Stocks ended higher last week as investors navigated the crosscurrents of a potential easing in future rate hikes and continued strength in the labor market.
The Standard & Poor’s 500 gained 1.13%, while the Dow Jones Industrial Average edged 0.24% higher. The Nasdaq Composite index improved by 2.09% for the week. The MSCI EAFE index, which tracks developed overseas stock markets, rose 1.68%.1,2,3
A Choppy Week
The week started lower on concerns about protests in China over its zero-Covid policy and comments by two Fed presidents that the Fed may continue its aggressive rate hike policy. Stocks then surged on Wednesday following remarks by Fed Chair Powell, confirming the central bank’s intention to slow the pace of interest rate increases, which may begin as early as this month.
Stocks buckled in early trading on Friday’s monthly employment report, which showed a higher-than-expected increase in new job growth and an above-expectations jump in wage growth. But stocks cut their losses by the end of the session to lock in a positive week.
Labor May Be Key
In a presentation to the Brookings Institution, Powell said that it might be time to begin moderating the pace of rate hikes. He cited several areas of progress in the inflation fight, including a deceleration in interest rate sensitive parts of the economy, such as housing and supply chain improvement. He also noted the price declines seen in goods and rents.4
But Powell suggested the labor market would need to cool down before the Fed could feel confident about making sustainable progress toward its two percent inflation target. November’s employment report showed robust job and wage growth, which indicated any cooling remained in the future.5
My Take: Fed Chair Powell is wrong (again).
If prices stabilize while the labor market remains robust, that is an IDEAL outcome, not a problem to be solved.
Furthermore, his apparent view that labor markets need to cool is a fundamental misreading of the Fed's mission. The Federal reserve is charged with maintaining price stability AND full employment. Notably, there is nothing in any federal regulation or law that tells the Fed that one is more important than the other.
Their goal should be to bring down inflation gradually, without putting an end to full employment. I'm not holding my breath waiting for the Fed to think that way and believe the odds of a recession next year remain higher than 50%.
And if a recession is the more likely scenario, the rational investment strategy remains to favor stocks with value characteristics over growth stocks and to favor the sectors that do better in recessions: consumer staples and healthcare.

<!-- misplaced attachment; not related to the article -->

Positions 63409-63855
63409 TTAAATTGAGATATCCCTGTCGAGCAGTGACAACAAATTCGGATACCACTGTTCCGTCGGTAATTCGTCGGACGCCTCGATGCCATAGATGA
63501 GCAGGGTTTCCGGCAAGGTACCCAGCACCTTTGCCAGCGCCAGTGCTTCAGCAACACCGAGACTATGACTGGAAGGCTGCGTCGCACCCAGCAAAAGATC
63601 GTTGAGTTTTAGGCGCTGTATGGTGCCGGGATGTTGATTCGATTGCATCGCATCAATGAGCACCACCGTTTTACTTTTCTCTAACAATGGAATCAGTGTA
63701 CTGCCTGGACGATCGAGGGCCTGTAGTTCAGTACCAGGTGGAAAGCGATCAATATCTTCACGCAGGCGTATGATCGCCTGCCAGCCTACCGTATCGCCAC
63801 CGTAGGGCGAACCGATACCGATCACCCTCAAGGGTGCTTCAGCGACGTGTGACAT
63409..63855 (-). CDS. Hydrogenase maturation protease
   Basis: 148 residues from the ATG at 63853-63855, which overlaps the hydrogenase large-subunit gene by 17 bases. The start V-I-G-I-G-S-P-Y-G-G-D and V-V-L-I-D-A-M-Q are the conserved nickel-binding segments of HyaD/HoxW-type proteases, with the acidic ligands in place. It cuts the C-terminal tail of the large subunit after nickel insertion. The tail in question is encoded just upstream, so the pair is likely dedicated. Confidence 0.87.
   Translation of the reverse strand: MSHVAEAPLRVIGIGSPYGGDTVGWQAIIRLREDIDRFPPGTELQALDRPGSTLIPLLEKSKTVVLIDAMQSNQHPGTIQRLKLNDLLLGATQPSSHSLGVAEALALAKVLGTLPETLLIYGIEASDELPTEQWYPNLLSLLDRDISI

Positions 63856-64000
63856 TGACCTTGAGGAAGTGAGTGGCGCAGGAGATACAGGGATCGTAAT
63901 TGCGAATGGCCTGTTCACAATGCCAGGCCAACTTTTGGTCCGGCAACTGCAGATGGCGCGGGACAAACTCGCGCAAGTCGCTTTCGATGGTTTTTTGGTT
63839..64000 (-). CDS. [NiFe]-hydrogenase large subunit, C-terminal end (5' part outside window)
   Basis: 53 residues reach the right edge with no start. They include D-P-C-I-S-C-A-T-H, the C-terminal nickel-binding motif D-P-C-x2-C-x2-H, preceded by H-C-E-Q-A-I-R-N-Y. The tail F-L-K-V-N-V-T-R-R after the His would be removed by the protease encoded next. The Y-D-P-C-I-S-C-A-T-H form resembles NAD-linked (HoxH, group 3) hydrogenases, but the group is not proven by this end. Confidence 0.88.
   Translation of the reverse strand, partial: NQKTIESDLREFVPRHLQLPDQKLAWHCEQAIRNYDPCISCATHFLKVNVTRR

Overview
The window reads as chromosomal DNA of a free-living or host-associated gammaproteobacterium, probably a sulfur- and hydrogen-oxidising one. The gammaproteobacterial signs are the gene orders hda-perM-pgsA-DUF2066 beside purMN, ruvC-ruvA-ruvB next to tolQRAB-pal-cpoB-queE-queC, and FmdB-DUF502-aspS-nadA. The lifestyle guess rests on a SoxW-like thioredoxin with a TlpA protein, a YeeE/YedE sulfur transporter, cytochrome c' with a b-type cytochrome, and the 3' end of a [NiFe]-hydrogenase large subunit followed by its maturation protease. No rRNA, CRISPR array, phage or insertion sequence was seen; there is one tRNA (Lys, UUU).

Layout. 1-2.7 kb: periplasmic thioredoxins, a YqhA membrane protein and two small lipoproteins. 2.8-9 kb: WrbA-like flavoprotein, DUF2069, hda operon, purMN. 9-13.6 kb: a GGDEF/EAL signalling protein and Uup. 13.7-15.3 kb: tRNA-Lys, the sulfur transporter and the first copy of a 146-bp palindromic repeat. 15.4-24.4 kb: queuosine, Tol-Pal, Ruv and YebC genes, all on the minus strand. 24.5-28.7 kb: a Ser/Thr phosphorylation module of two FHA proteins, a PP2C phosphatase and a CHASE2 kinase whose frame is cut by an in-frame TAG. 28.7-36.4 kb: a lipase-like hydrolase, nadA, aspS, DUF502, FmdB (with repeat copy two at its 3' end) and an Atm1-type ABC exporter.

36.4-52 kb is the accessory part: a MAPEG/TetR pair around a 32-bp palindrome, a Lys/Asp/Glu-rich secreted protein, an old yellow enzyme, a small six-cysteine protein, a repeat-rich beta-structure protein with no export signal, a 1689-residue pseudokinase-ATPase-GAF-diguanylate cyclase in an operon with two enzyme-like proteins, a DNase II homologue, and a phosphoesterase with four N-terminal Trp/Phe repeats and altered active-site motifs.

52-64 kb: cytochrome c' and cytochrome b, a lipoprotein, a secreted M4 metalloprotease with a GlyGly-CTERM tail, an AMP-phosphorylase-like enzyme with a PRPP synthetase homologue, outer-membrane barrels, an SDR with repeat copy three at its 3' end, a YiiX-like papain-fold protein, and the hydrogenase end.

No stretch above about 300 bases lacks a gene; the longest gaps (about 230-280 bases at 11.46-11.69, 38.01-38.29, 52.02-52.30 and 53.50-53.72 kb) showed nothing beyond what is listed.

This Week: Key Economic Data
Monday: Purchasing Managers’ Index (PMI) Composite. Factory Orders. Institute for Supply Management (ISM) Services Index.
Thursday: Jobless Claims. Purchasing Managers’ Index (PMI) Manufacturing.
Friday: Producer Price Index (PPI). Consumer Sentiment.
Source: Econoday, December 2, 2022
This Week: Companies Reporting Earnings
Tuesday: AutoZone, Inc. (AZO), MongoDB, Inc. (MDB).
Wednesday: Campbell Soup Company (CPB).
Thursday: Broadcom, Inc. (AVGO), Costco Wholesale Corporation (COST), Chewy (CHWY).
Source: Zacks, December 2, 2022
"In times of rapid change, experience could be your worst enemy."
– J. Paul Getty
IRAs Are One Tool in the Retirement Planning Toolbox
There are many tools to use to plan for retirement and an Individual Retirement Account is one of them. There are two kinds of IRAs, traditional IRAs and Roth IRAs. Here are some quick facts about both of them:
Tip adapted from IRS.gov6
Tips for Checking Your Blood Pressure at Home
Checking your blood pressure regularly is a great step to take to monitor your health, especially if you or someone in your family is prone to high blood pressure and hypertension.
In order to check your blood pressure at home, you will need a blood pressure monitor. Most at-home blood pressure monitors today have a digital screen, but some have a manual screen. No matter which one you have, here are some tips to keep in mind:
Tip adapted from WebMD7
A train moving as fast as it can go strikes a man’s hand, yet he is uninjured and the train goes off its tracks. Under what circumstances could this happen?
Last week’s riddle: A lone pine tree stands on a cliff. The wind is blowing from the east through the mountains. Which way do the tree’s leaves blow? Answer: Pine trees do not have leaves.
Footnotes and Sources
2. The Wall Street Journal, December 2, 2022
3. The Wall Street Journal, December 2, 2022
4. The Wall Street Journal, November 30, 2022
5. The Wall Street Journal, November 30, 2022
6. IRS.gov, July 11, 2022
7. WebMD, May 6, 2021
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Weekly Market Insights: Easing on Rate Hikes and Job Numbers Cheer Markets
December 05, 2022